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Two accused of being hit men make first appearance since March



Published: Fri, April 22, 2005 @ 12:00 a.m.



The two are charged in eight murders.

KNIGHT RIDDER NEWSPAPERS

NEW YORK -- Louis Eppolito and Stephen Caracappa once lived glamorous lives as highly decorated New York cops and, in Eppolito's case, as an actor in movies such as "Goodfellas."

But Thursday, any glamour was shorn away as the two men, looking haggard after six weeks in jail, pleaded innocent to federal charges that their police work served as cover for a more lucrative career: hit men for the mob.

The accusations against Eppolito, 56, and Caracappa, 63, have stunned New York. If true, they represent one of the most deplorable cases of police corruption in the city's history.

Brooklyn U.S. Attorney Roslynn R. Mauskopf in March charged them with participating in eight Mafia murders, many while they were still cops.

"In a stunning betrayal of their shields, their colleagues and the citizens they were sworn to protect, Louis Eppolito and Stephen Caracappa secretly worked on the payroll of the mob while they were members of the NYPD," Mauskopf said last month.

Allegations

The crimes they are accused of were brazen. In 1990, the two allegedly followed Eddie Lino, a Gambino family captain, from his social club, pulled his Mercedes over on the Belt Parkway in Brooklyn and shot him. Luchese family underboss Anthony Casso has said he ordered the hit because he believed Lino had tried to kill him.

Prosecutors said Casso paid Caracappa and Eppolito $4,000 a month plus bonuses, including $65,000 for the Lino hit. In one tragic case, Caracappa allegedly used NYPD computers to track down Nicholas Guido, a Gambino family associate the mob wanted dead. But Caracappa allegedly found the wrong Nicholas Guido, leading mob hit men to kill an innocent man.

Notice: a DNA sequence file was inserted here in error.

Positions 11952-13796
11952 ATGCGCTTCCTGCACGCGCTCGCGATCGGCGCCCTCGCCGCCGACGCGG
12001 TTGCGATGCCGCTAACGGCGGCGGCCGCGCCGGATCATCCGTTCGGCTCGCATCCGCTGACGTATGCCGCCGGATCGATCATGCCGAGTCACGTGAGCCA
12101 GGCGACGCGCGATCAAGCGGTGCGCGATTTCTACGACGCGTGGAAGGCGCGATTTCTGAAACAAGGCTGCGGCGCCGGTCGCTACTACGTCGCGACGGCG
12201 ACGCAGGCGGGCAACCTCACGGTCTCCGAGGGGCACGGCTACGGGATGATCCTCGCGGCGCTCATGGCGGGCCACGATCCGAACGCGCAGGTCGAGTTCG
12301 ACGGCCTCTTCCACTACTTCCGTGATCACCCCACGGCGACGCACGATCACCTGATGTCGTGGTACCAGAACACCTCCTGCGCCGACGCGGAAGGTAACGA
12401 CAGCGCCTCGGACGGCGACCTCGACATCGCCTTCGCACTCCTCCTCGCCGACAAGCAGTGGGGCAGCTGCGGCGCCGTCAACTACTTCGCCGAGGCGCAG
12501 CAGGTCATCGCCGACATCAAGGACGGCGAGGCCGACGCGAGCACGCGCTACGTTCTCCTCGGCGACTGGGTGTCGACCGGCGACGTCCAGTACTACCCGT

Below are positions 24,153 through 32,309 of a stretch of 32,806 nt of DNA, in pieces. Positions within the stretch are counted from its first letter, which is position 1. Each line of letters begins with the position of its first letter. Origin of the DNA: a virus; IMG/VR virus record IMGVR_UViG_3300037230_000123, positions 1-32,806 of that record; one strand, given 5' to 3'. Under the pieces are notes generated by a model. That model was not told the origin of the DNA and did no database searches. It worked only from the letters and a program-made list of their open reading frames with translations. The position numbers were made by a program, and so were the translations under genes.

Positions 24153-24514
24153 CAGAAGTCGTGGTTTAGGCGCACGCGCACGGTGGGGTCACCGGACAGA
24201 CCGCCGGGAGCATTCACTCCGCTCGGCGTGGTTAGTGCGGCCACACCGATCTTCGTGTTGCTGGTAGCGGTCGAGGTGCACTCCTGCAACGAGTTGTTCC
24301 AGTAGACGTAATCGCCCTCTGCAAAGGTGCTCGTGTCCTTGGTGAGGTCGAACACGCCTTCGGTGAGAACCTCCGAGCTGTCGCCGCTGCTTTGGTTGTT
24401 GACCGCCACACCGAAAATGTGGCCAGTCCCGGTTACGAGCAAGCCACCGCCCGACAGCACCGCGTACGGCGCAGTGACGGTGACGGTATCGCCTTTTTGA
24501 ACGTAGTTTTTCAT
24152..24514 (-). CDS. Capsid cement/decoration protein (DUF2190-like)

In addition to the mob killings, federal prosecutors charged the two men with distributing drugs, including crystal methamphetamine.

Thursday marked the pair's first court appearance since their March arrests in Las Vegas, where they had retired. The two men spoke only to enter their pleas in the Brooklyn courtroom. Eppolito blew kisses to his daughter Andrea Eppolito, 28, who sat and watched with other family members.

"My father loved being a cop," Andrea Eppolito said after the arraignment. "He was so proud of all the things he did for this city. ... Now it's time for someone to protect and serve him." She said she was confident he would return home soon.

The defendants' 30 minutes in court felt like a short theater piece brimming with tried-and-true New York characters. There was Bruce Cutler, the bald lawyer with a build like a bull's whose previous clients included the late Mafia don John Gotti and who is representing Eppolito.




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